A barber is defined as someone who cuts hair, trims beards, and shaves men’s faces. With the advances in disposable and electric razors, barbers tend to focus on cutting hair in modern times. Barbershops tend to focus on simple haircuts, although many stylists in hair salons are master barbers as well.

Evidence suggests that barbers were present in ancient times. Barbering even has a mention in the Old Testament of the Bible. In 296 B.C., barbershops were introduced to Rome where they quickly became a center for gossip and talk. People came to sit in the barber chair and talk to others. Many individuals would stop in each day to get the latest news.

In past times, barbers not only cut hair and shaved beards, but they also acted as doctors and dentists. They extracted teeth, performed blood letting, and conducted surgery on wounds. The barber’s pole originated with the blood letting service, symbolizing the clean and bloody cloths used in the process. Barber surgeons formed their first organization in 1094.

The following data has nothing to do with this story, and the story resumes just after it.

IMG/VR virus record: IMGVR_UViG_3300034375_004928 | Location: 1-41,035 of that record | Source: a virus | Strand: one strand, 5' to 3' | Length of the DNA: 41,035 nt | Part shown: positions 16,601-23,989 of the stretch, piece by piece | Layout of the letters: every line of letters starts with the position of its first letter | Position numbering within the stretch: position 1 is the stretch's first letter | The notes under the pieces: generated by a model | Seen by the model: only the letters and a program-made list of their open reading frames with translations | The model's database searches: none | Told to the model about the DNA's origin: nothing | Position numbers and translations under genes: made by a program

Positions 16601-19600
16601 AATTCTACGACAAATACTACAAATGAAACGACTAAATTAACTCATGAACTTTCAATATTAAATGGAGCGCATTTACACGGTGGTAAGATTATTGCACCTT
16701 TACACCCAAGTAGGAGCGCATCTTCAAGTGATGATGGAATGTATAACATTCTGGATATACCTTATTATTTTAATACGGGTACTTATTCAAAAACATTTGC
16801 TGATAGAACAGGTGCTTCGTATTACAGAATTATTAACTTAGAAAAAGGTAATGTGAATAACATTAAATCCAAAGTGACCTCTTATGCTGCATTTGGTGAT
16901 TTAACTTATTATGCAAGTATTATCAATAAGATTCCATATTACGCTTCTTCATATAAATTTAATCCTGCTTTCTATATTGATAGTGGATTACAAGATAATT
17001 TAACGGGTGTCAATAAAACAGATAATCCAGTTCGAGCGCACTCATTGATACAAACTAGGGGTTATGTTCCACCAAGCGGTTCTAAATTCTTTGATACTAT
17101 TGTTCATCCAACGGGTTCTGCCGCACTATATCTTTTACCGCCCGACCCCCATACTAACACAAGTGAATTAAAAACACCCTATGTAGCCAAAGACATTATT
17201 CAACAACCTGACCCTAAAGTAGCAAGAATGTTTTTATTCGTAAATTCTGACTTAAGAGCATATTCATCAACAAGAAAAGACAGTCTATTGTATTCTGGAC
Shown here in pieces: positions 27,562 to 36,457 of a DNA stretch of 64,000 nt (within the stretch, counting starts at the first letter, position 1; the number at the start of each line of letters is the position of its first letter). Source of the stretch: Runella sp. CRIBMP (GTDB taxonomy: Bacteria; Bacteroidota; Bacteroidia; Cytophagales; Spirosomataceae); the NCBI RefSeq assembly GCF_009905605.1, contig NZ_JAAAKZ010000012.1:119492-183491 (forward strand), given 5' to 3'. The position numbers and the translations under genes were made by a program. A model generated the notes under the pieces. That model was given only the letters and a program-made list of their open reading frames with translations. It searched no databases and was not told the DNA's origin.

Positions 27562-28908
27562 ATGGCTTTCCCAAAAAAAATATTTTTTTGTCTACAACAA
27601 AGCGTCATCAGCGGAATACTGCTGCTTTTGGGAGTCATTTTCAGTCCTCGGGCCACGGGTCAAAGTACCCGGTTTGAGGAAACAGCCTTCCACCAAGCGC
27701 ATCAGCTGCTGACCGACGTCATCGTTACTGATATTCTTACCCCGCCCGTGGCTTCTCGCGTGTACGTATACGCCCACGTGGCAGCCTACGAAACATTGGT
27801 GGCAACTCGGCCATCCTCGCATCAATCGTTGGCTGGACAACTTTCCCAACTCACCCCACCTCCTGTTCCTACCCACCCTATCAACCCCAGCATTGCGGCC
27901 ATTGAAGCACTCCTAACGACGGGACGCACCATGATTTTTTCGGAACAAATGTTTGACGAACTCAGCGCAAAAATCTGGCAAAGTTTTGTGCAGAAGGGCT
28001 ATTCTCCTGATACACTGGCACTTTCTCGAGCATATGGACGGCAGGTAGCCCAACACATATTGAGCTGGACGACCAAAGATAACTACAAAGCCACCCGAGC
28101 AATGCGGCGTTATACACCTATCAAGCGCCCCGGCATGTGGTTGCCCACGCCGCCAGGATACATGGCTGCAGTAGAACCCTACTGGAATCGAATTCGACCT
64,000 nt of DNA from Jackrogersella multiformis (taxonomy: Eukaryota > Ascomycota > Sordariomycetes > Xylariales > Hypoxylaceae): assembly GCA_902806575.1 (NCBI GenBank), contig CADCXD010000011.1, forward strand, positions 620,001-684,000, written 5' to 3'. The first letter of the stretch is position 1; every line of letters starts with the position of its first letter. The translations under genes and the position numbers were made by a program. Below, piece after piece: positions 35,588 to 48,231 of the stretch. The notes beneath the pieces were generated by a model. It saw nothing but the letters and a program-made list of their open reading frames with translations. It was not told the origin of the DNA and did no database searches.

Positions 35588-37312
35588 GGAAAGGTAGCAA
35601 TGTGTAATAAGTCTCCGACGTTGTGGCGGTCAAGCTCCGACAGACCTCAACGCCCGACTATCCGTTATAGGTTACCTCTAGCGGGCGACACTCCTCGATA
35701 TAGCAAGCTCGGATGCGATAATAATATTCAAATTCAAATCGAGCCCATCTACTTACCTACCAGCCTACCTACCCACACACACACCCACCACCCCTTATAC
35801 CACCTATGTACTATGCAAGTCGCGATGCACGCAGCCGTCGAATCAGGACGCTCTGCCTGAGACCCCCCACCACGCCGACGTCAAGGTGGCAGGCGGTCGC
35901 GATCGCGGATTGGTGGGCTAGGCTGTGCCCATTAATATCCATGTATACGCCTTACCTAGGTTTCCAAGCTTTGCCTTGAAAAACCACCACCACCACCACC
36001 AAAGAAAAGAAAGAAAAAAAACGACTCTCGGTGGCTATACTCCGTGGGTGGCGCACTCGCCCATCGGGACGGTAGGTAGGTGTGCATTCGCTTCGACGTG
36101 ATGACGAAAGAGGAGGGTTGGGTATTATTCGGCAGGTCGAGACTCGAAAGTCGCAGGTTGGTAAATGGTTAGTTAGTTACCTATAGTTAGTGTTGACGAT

In 1492, barbers formed their own guild in England. They were helped along in their business by laws that taxed individuals who wore beards. Most individuals choose to have their faces shaved on a regular basis by a barber rather than pay the tax. Other rulers of the time, such as Peter the Great in Russia, liked the laws and extended them in their own countries. This helped keep the barber chairs full.

By the late 1700s, the professions of barbers and surgeons had separated. Barbers concentrated on cutting hair and shaving beards, although their shops remained places of gossip and daily news. In many places, a boy’s first haircut and shave was an important event in their life and signaled their march toward manhood.

Today, barbershops generally offer simpler haircuts than beauty salons or spas. Increasing, women are choosing to utilize barbershops for short or simple haircuts because they cost much less than the same cut at a salon. In small towns, the barber can still be the place to go for town gossip and political discussion.

Many important topics have been covered in barber chairs and the shops have been an important place in many locations from ancient times to today. Although these shops may not be as prominent today, barber chairs are in no danger of disappearing from the landscape. Many people still prefer getting their hair cut done in a barbershop.